The rains have returned and the wildlife is flourishing. Is this respite period going to fully relieve us of the dreadful droughts or is this just enough for false hope?
Less than average rainfall in 2015 and 2016 lead to us seeing one of the worst drought’s in recent history in South Africa. South Africa received the lowest rainfall between January and December 2015 since the recording of rainfall began in 1904. According to the South African Weather Service, since 1904, rainfall in all nine provinces has averaged 608 mm per year, while in 2015 South Africa received only an average of 403 mm (66% of the annual average). Previously, the lowest rainfall received in a year was in 1945 when South Africa received 437 mm (72%).
Aid Initiatives assist a drought-stricken South Africa
The low rainfall figures continued into 2016 and the cumulative effects really began to take their toll in Winter 2016 when the South African farming community reached its lowest point. Crops and animals were taking the brunt of the national disaster. Three South African provinces – Free State, North West and Mpumalanga – normally account for more than 80% of the country’s maize / corn production. Maize is a major dietary staple for the majority of the population. These provinces were 3 out of the 5 declared as disaster zones for agriculture by the Government.
The situation was dire and lead to aid initiatives on a national and international scale. A water drop initiative set up by one of SA’s largest radio stations saw 2 million litres of bottled water delivered to the arid North West province. Farmers came together to donate feed for livestock owned by those worst affected.
Meteorologists were attributing the problem to El Niño. El Niño, a weather phenomenon believed to have been intensified by climate change, brings record high temperatures and low rainfalls across much of the continent. Whatever the cause, a drought-stricken South Africa just wanted to see an end to the struggle.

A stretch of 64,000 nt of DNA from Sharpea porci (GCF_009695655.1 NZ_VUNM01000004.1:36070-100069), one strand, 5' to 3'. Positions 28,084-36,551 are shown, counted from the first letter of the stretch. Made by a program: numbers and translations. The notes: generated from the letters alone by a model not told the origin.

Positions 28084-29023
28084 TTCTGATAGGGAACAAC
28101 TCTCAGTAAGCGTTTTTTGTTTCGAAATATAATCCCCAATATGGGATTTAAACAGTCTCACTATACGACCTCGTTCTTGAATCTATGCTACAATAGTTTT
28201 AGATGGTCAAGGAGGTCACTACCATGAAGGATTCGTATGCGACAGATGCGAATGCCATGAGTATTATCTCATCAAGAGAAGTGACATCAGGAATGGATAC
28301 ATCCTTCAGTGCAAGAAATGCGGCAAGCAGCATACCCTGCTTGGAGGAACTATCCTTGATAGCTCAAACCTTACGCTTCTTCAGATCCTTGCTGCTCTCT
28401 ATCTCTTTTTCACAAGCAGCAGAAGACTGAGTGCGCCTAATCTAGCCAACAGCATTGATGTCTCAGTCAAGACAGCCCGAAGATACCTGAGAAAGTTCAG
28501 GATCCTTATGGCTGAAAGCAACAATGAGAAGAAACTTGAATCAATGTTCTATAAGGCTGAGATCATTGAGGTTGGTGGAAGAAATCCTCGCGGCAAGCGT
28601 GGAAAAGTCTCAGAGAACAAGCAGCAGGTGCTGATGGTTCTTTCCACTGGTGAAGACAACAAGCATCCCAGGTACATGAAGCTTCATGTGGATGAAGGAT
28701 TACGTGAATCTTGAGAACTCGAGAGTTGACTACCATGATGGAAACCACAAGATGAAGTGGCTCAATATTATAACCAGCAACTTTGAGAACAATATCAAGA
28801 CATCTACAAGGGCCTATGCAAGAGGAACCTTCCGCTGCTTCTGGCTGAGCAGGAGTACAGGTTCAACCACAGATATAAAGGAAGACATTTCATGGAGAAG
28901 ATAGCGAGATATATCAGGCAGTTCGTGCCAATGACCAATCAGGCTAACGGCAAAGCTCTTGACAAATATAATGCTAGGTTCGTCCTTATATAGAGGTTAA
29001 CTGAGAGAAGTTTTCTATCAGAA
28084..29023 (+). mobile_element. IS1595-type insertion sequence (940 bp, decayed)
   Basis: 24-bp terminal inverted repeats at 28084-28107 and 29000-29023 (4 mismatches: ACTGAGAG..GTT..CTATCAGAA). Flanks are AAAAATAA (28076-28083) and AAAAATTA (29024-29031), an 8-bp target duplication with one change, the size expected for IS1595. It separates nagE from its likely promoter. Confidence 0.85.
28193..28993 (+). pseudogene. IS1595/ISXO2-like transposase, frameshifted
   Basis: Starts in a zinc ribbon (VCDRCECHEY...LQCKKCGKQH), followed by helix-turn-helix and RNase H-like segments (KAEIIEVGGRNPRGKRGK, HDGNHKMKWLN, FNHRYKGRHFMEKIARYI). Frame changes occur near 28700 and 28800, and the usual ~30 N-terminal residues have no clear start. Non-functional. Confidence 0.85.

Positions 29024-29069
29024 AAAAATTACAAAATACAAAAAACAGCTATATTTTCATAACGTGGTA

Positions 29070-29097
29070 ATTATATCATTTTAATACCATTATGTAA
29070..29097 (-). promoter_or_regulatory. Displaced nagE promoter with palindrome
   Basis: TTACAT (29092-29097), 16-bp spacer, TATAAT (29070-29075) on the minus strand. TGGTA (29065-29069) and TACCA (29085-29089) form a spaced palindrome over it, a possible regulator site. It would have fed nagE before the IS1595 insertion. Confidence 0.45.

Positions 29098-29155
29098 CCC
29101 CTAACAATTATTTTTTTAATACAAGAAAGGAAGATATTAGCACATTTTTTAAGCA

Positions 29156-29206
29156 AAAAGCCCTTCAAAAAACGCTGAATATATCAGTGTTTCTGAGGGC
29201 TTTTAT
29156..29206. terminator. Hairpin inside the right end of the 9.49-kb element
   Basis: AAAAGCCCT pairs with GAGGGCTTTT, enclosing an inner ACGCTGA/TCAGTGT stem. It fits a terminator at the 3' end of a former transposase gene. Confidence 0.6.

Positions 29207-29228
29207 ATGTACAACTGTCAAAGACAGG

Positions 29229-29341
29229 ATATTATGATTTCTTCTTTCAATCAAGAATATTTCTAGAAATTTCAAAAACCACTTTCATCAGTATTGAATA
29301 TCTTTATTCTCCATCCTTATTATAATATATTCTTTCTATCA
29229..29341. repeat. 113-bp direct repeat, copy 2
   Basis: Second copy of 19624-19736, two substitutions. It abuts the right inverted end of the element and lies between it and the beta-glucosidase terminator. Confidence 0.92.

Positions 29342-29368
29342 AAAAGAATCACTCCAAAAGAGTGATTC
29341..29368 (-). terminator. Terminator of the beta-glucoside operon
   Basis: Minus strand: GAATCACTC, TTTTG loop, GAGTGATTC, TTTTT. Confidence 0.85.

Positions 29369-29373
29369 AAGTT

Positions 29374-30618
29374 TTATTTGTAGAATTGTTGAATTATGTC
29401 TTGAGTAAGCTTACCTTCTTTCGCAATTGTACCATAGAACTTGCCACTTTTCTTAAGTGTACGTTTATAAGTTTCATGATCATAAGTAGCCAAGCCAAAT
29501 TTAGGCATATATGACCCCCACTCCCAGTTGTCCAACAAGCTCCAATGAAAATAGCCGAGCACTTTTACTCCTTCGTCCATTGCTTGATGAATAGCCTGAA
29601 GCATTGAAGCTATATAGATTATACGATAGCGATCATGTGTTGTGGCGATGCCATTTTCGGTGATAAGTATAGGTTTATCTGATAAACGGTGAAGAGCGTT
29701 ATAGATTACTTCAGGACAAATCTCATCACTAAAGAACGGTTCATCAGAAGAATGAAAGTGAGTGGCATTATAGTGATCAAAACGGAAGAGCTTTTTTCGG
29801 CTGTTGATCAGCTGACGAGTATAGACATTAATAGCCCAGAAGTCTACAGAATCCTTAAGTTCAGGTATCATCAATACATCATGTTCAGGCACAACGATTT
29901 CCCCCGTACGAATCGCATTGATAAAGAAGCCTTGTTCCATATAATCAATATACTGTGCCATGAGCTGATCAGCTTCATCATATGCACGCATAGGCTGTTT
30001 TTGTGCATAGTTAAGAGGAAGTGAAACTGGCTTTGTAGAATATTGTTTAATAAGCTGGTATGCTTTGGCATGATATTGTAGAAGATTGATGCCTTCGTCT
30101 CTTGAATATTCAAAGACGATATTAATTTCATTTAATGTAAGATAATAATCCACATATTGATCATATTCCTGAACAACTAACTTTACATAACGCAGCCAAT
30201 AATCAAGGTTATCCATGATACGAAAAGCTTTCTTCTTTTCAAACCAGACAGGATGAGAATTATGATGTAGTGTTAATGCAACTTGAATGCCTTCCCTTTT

The drought took its toll on wildlife
Trips to Kruger National Park with Afri-Campus students became tainted with an overwhelming sadness. Skeletal hippos and buffalo became the ‘norm’. The remains of those that had succumbed to the drought scattered the landscape. The roads North of Satara Camp were barren and desolate. The herbivores appeared to be moving South and with them, the carnivores followed. If our aim was to tick off the ‘Big Five’ we too had to head South. Hippos over-crowded the last of the water holes. The remaining hippos appeared battered, scarred and bloodied as territorial battles ensued. A despairing and depressing sight.
A new year brings new hope
However, as the first month of 2017 draws to a close, we have been treated to the welcome sight of returning rains. Parts of the country are even experiencing flooding! The local dam, Blyderivierpoort, is overflowing for the first time in 2 years. The grass is green, luscious and long. The leaves on the trees are bursting with colour. Is this the beginning of the end of the drought? Or just marginal relief?
Meteorological reports about the longevity of this respite period differ on a day to day basis. One thing is for sure, we are in a much better place than this time in 2016. This time last year, bottled water was being delivered by the ton-load to those in desperate need. This year, we are able to witness the familiar picture of Impala fawns lying almost hidden in a bed of abundant, green grass. No longer exposed on desolate soils.
A recent day trip to Kruger was full of the most welcomed sights. The roads between Phalaborwa Gate and Olifants Camp look fantastic. There is a sea of rich and succulent grass awaiting the return of the animals from the South. They will not be returning in the same numbers that they left in, especially the buffalo and hippo, but this after all is the essence of a natural cycle. Those returning North will be the strongest, the fittest, the most resilient and the winners in this race for the survival of the fittest.
Long may the rains last.